Walk through the family-planning aisle of any pharmacy, and you’ll find a preponderance of options for a woman seeking to sort out her fertility status.
From ovulation kits to pregnancy tests, the available offerings are a blunt representation of the skewed focus of fertility treatments, says Hadi Shafiee, a scientist at Brigham and Women’s Hospital and professor at Harvard Medical School.
Although men and women experience infertility in equal measure, the issue often goes undiagnosed in men due to stigma, cost, and the lack of available lab testing. “It’s mostly women that carry the weight of infertility,” he said.
But Shafiee is hoping to upend that reality with a new, smartphone-based test that can assess male fertility just as easily as an at-home pregnancy test. In a paper published in the journal Science Translational Medicine on Wednesday, he and several researchers from Massachusetts General Hospital found that when reviewing 350 semen samples, their diagnostic test could measure the concentration and motility of sperm with 98 percent accuracy. Their goal: create a consumer product that men can use to test their virility at home.
“Right now there’s really nothing on the market that you can buy over-the-counter that gives us as much detail as this type of test,” said Charles Bormann, the IVF lab director at Mass. General, and a co-author of the study. The researchers hope that, pending FDA approval, the kits could be on drugstore shelves in about two years and cost about $50.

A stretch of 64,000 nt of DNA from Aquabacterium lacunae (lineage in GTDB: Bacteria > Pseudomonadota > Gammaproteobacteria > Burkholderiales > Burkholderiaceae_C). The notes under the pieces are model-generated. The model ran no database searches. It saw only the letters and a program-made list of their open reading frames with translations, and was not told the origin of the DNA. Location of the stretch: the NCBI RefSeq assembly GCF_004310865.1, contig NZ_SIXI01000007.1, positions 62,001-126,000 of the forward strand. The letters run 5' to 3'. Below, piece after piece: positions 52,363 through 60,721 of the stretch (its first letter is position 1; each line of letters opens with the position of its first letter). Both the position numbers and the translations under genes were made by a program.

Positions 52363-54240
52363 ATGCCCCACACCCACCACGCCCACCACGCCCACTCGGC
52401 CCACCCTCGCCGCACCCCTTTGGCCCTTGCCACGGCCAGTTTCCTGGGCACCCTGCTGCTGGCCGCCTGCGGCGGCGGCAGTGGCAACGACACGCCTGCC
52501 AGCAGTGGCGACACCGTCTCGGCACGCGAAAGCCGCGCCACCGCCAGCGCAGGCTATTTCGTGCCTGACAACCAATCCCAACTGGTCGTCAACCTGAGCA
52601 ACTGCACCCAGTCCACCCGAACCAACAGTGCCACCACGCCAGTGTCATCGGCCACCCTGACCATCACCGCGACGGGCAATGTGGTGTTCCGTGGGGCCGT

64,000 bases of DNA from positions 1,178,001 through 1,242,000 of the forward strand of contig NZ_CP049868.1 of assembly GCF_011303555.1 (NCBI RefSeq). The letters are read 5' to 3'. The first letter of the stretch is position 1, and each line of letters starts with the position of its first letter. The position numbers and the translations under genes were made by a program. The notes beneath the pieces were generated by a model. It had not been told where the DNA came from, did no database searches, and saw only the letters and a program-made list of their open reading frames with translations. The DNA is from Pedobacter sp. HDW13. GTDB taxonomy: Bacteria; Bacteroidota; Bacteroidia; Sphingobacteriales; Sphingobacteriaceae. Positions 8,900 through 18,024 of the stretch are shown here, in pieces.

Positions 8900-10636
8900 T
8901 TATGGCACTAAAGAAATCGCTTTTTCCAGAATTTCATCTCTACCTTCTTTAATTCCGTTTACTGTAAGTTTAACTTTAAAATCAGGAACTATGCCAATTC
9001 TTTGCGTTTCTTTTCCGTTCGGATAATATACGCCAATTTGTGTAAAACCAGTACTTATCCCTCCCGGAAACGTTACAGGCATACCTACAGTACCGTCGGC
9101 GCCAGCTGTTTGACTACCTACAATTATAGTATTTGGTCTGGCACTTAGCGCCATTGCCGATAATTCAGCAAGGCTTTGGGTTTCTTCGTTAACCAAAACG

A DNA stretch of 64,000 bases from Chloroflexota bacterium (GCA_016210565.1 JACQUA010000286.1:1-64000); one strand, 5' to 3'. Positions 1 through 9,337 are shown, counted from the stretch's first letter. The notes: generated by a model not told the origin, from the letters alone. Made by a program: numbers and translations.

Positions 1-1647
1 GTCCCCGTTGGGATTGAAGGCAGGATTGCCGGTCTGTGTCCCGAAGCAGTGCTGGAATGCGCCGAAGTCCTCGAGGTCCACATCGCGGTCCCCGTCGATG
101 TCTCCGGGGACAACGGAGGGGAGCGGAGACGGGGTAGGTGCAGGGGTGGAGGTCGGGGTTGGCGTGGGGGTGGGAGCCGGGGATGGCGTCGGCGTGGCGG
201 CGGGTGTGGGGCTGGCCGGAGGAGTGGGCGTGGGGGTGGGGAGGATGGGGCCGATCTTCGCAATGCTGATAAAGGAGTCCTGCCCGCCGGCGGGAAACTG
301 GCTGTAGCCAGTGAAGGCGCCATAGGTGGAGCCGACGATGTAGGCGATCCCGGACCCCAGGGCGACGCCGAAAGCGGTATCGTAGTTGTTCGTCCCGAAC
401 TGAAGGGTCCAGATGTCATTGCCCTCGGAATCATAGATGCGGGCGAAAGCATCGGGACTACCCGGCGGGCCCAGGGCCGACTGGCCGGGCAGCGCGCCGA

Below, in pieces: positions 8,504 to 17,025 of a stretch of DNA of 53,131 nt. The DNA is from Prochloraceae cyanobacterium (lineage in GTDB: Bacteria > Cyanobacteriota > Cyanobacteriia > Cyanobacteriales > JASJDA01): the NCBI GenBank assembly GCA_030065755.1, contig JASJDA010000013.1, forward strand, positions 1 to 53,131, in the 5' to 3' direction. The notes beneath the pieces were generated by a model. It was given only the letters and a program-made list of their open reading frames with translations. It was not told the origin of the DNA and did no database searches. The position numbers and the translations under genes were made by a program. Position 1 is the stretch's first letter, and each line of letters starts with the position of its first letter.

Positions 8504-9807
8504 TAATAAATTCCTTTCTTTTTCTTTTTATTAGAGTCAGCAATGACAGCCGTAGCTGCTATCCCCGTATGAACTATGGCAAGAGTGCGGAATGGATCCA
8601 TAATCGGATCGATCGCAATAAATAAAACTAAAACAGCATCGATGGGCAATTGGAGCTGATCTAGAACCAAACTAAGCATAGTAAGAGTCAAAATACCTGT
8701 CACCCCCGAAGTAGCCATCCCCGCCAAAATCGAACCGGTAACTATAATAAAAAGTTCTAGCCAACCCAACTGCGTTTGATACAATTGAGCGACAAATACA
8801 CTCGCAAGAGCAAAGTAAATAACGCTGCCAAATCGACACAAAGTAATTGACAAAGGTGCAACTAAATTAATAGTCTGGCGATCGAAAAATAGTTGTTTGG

The sperm-testing kit consists of a small plastic device with an LED light and lenses that can be attached to a smartphone to help magnify the phone’s camera. After collecting his semen, the user would use an eye dropper-like vial to draw up a tiny amount of the sample onto a disposable microchip, much like a microscope slide. The chip is then inserted into the device, and positioned under the phone’s camera lens. An app records a short video of the semen sample and analyzes how many sperm are visible and how fast they’re moving, providing a baseline reading of sperm health.
Co-author John Petrozza, the chief of the Reproductive Medicine andIVF division at Mass. General, says the kit could provide a simple, cost-effective solution to the problem he and his colleagues commonly face: A hesitancy on the part of men to admit they might be infertile, coupled with the taboo involved with undergoing fertility testing.
“They know they’re going to have to do a sperm test and masturbate in a cup in a tiny room somewhere in the clinic,” he said. “It gives them the heebie-jeebies, which means that sometimes it’s one of the last tests that we end up getting.”
The research team funded its efforts through a $10,000 Innovation Hub grant from Brigham and Women’s Hospital. Petrozza anticipates that as designed, the tests could help customers identify a possible problem and prompt them to make an appointment sooner. He also could foresee a day when the device could be synched to the cloud, allowing doctors to monitor patients’ fertility remotely.
The smartphone-based infertility test is one of several diagnostics currently being developed, but provides an accessibility that could help test many men otherwise reluctant to seek medical advice, said Matthew Wosnitzer, a fertility specialist in the Yale-New Haven Health System who was not involved with the study. And while it doesn’t identify genetic abnormalities in sperm, being able to provide “rapid preliminary feedback of sperm concentration and motility” could be a significant way “to empower patients,” he said.
“My sense is that it will help men to get a preliminary idea of what their semen quality is,” he added, “and that might lead to further medical evaluations.”